Trudeau sends a message, or three, on Asian summit tour

Trudeau sends a message, or three, on Asian summit tour
From CBC - November 14, 2017

Justin Trudeau received a lot of negative publicity in the foreign media and to a lesser extent here at homeafter refusing to sign an agreement in principlefor a new trade deal with 10 other Pacific Rim nations on Friday.

Whether he "sabotaged" the deal, as one Australian newspaper put it, or "screwed" the other leaders who waited for him on the sidelines of the APEC summit in Vietnam, the prime minister suffered a hit to his popularity on the world stage, something that really has not happened since he took office two years ago.

Some observers are warning Trudeau may have made it more difficult for Canada to gain a desired foothold in two other organizations in the region: ASEAN,the 10-nation Association of Southeast Asian Nations, and the East Asia Summit, a key forum for discussing security issues in the region. He attended both this weekend as an observer. It wasthe first time a Canadian leader had been invited.

But whatever price he paid or will pay, Canadian officials insist the benefits far outweigh it.

They say Trudeau reinforced his message that Canada will not succumb to pressure and sign a trade dealhe does not believe is in the best interests of Canada.

Japan, Australia and Singapore, in particular, wanted to press ahead, even with few changes to the original Trans-Pacific Partnership that included concessions they had all made in order to get the U.S.on board before President Donald Trump withdrew from the deal.

Canada's position is that the value of increasing trade ca not take precedence over the progressive values Trudeau wants enshrined, not just by inserting clauses to protect the environment and promote labour and Indigenous rights, but in changing the name of the pact itself to the Comprehensive and Progressive Trans-Pacific Partnership.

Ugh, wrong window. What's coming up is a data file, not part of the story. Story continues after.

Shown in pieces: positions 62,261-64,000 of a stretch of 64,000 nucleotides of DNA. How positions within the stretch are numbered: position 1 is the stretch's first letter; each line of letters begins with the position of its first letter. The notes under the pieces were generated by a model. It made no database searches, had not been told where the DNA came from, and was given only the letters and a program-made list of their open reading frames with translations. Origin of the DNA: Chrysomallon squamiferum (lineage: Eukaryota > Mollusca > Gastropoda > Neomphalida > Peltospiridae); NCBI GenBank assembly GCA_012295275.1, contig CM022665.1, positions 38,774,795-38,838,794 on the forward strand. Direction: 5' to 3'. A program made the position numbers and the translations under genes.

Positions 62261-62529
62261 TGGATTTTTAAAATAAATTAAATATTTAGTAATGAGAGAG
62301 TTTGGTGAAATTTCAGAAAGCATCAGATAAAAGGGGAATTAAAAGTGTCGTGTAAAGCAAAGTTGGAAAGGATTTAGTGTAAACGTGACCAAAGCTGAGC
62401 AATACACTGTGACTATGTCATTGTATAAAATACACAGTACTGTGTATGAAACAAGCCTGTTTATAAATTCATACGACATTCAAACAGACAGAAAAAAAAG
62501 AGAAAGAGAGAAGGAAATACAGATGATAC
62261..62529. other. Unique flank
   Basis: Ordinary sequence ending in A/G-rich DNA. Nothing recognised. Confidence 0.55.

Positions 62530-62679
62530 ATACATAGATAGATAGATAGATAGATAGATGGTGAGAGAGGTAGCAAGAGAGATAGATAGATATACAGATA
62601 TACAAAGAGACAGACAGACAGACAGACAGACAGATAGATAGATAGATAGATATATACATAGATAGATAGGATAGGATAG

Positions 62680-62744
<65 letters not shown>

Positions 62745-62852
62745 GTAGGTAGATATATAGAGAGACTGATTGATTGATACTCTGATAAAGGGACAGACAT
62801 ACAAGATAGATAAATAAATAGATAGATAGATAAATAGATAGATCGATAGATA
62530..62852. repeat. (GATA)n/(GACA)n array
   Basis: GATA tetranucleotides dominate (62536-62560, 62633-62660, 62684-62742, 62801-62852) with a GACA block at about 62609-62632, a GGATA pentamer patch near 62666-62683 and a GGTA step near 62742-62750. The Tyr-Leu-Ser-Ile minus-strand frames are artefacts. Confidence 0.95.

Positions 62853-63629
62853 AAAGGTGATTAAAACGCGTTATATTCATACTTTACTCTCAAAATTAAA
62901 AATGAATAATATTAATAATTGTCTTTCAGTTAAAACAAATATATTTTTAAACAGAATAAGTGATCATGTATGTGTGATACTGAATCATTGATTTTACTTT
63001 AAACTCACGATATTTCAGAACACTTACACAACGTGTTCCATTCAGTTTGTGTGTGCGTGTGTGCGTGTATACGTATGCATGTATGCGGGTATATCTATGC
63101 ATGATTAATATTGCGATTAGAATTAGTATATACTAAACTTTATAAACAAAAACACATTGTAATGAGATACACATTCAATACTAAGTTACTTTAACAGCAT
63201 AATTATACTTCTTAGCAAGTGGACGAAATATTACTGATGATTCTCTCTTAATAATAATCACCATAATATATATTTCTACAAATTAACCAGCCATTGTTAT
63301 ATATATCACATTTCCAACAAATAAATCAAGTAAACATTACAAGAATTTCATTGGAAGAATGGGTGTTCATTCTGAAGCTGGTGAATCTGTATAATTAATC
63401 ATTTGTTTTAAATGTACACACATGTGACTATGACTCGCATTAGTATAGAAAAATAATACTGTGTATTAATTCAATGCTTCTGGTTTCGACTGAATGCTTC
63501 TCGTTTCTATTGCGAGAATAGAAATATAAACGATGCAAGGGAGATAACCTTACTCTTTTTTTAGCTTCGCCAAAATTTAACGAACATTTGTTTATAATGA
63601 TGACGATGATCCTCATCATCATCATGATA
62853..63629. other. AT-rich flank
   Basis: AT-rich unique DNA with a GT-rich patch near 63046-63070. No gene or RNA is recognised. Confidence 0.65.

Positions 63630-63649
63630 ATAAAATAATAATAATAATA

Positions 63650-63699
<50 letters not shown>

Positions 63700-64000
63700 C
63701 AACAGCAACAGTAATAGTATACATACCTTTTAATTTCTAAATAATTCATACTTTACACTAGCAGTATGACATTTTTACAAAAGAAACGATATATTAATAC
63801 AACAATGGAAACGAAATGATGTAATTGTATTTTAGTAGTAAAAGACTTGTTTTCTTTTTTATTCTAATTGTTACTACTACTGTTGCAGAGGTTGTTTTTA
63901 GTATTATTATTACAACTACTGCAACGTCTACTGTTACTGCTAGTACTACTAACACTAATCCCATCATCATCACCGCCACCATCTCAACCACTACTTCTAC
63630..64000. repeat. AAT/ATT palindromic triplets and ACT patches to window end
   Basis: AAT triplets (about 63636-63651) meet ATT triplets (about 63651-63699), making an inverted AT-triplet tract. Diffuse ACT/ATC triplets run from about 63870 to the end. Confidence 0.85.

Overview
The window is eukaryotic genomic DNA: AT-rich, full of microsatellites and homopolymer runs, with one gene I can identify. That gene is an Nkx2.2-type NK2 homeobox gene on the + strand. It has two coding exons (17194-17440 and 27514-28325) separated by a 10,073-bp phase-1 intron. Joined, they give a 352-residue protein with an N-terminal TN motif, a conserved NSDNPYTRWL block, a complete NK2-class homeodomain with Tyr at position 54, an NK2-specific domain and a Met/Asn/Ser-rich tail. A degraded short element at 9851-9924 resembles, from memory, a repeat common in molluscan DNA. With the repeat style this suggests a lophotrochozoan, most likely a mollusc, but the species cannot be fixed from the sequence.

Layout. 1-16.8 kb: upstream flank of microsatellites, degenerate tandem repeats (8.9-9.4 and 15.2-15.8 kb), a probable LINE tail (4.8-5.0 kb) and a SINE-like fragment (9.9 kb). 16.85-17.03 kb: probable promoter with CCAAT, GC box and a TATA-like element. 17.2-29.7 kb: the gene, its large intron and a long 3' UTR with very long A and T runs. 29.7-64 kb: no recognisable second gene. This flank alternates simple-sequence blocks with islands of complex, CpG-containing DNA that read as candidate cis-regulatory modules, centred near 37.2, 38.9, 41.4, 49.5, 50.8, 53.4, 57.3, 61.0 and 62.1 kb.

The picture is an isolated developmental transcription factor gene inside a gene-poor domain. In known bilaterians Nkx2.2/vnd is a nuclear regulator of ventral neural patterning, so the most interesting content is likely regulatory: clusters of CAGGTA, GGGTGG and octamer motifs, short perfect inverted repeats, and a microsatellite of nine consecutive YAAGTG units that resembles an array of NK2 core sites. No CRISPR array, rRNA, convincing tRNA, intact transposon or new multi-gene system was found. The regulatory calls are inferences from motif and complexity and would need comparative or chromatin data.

Canada also wantedmore protections for culture and to suspendintellectual property provisionsthat critics argued would give the U.S. too much control over patents, copyrights and new technologies. It got both.

"We were not going to make concessions just to get a deal," one official said Tuesday as the prime minister winged his way back from Asia. "We are going to demonstrate to Canadians that this government is doing everything it can to achieve the standards we have set."

Canadians, though, were not the only audience Trudeau appeared to have had in mind this weekend as he met withworld leaders in Vietnam and the Philippines.

NAFTA talks loom large

Another was the Trump Administration, which is demanding significant concessions from its North American neighbours in return for not scrapping NAFTA.

Trudeau is awarethere can be no "win, win, win" in negotiations with Trump. The U.S. president's playbook designated only one winner, and it's him.

Bringing 'progressive' values to the table


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